What We've Found
Say the word
"meetings" and most people groan. With good reason: too often the meetings we
attend are unfocused, unproductive, and uninspiring. They do not have to be that
way. Having a good agenda (and following it), keeping track of the time, and
minimizing tangents and sidebar conversations can all help. For a project team
or task force who meet regularly, the best way to keep them involved is not to
waste their time. Make the meetings interesting: vary formats, invite guest
speakers, accomplish real work, serve refreshments, and have some fun.
Just the Facts
A meeting occurs at a set time and place, there is a defined group of
participants, and an agenda, which addresses the goals and purpose.
Meetings can last all day, over a meal, or for a shorter amount of time.
Ninety minutes is considered the maximum amount of time for a meeting to last
without including breaks in the agenda. If the purpose of a meeting is to get
work done, participants need to know how final decisions will be made: by
consensus, group vote, or a single person.
If the purpose of the meeting is to share information, participants should
be sent supporting materials prior to the meeting for review.
Meetings should take place in comfortable, accessible rooms or facilities,
depending upon the size of the group. While schedules are difficult to
coordinate, meeting dates that are chosen well in advance and at convenient
times for participants will be better attended.
While meetings will differ based on purposes, keep in mind these
Facilitator - Guides discussion and covers the agenda; may
or may not be the organizer of the meeting.
Presenter - Shares facts and information relevant to the
group; may not be a regular member of the group.
Recorder - Documents ideas, decisions, and actions; may
summarize key points for meeting minutes to distribute afterwards.
Timekeeper - Enforces time limits to keep the agenda on
track; may or may not be performed by facilitator.
How To Do It
Create an agenda by basing it on a project work plan or
notes and recommendations from a previous meeting, by asking participants to
submit agenda items in advance, or by setting the agenda cooperatively with
participants at the beginning of the meeting. When developing an agenda, be sure
to have the meeting's purpose clearly defined. Every agenda item should support
the purpose. That will make it easier to steer tangent conversations back
2. Arrange the room
Arrive early to the
meeting. Consider rearranging the chairs so they are in a circle or, if using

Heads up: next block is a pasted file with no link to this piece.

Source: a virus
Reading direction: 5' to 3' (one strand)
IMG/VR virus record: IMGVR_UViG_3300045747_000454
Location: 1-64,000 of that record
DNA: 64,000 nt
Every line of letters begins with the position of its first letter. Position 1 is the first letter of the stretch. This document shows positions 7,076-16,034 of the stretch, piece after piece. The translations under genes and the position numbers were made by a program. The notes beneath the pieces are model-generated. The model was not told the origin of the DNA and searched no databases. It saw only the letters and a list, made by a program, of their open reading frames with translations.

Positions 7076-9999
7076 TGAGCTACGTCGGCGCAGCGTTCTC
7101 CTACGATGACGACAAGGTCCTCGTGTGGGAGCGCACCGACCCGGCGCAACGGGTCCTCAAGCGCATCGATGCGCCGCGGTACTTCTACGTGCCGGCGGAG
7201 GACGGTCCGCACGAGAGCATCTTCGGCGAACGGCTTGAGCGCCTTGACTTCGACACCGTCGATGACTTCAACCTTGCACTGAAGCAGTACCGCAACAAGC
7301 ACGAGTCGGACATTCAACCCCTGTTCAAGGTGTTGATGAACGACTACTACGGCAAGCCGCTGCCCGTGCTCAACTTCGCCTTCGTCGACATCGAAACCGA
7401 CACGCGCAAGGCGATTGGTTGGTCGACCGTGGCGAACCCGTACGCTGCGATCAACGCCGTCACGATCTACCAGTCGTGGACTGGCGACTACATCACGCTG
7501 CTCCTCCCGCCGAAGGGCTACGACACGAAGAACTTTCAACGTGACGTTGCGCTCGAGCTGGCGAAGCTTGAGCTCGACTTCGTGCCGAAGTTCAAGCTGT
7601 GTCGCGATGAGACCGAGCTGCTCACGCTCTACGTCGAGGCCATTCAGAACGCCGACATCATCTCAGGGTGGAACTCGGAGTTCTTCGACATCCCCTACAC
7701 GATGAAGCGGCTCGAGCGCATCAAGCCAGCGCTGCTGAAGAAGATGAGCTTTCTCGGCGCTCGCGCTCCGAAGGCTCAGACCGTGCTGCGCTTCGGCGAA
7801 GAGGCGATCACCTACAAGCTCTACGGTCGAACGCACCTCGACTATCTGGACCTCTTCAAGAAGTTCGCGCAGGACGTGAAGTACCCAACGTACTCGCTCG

tables, place the tables in a triangle formation. Give everyone the opportunity
to see everyone else's face. Bring to the meeting any necessary supplies such as
extra copies of the agenda, maps, surveys, or
worksheets; a flip
chart with markers; extra notepads and pens for participants; refreshments;
and a projector or other audiovisual equipment.
3. Be (or find) a
Don't compete with group members. Give their ideas
precedence over yours. Listen to
everyone. Paraphrase but don't judge. Don't put anyone on the defensive. Control
the dominant people without alienating them. Keep notes on flip charts or a
board that everyone can see. When time for an agenda item has run out, ask the
group to decide if discussion should continue and other items dropped or if the
discussion should be postponed. Realize that your interest and alertness are
4. Open the meeting
It may be necessary
to spend the first few minutes of the meeting warming up: allow participants to
share with others what issues they are putting aside in order to focus on the
meeting or do a quick icebreaker like
answering the question: "What words would be on a bumper sticker that tells the
world how your week has gone?" Next, review the agenda. Does everyone agree to
its items and their importance? Add or delete and modify time allotments as
appropriate. This step helps people know exactly what work needs to be done. Be
careful of not allowing discussions about an issue to erupt when the question is
just the placement of the issue on the agenda.
5. Wrap it
At the end of the meeting, review any decisions made and/or any
tasks assigned. Make sure every participant knows what is to be accomplished, by
whom, and by what date. This information should be included in meeting minutes.
This is also a good time to determine the date for the next meeting. Or, if it a
regularly scheduled event, like the third Wednesday of each month, remind
participants of the date. Then get initial thoughts about the next meeting's
agenda: should a guest presenter be invited? Are there topics from this meeting
that need further discussion at the next? Is the information that is necessary
for the next meeting going to be available ahead of time?
Where people come together to
accomplish specific purposes.
Use It If..
- You want diverse views in regards to an issue or decision.
- You have information to share with many people. Consider sending those who
were not able to attend a summary of the information and discussion.
- You are overseeing a project that requires work by a lot of different people
and committees and need time for each of the groups to learn what others are
- You are going to make a certain decision regardless of what input you
- You do not have necessary background information ready. For instance, if the
purpose of the meeting is to review a landowner survey, but the results are not
yet tabulated, postpone the meeting until everything is ready.
Timing is Everything
stategic meetings throughout a project.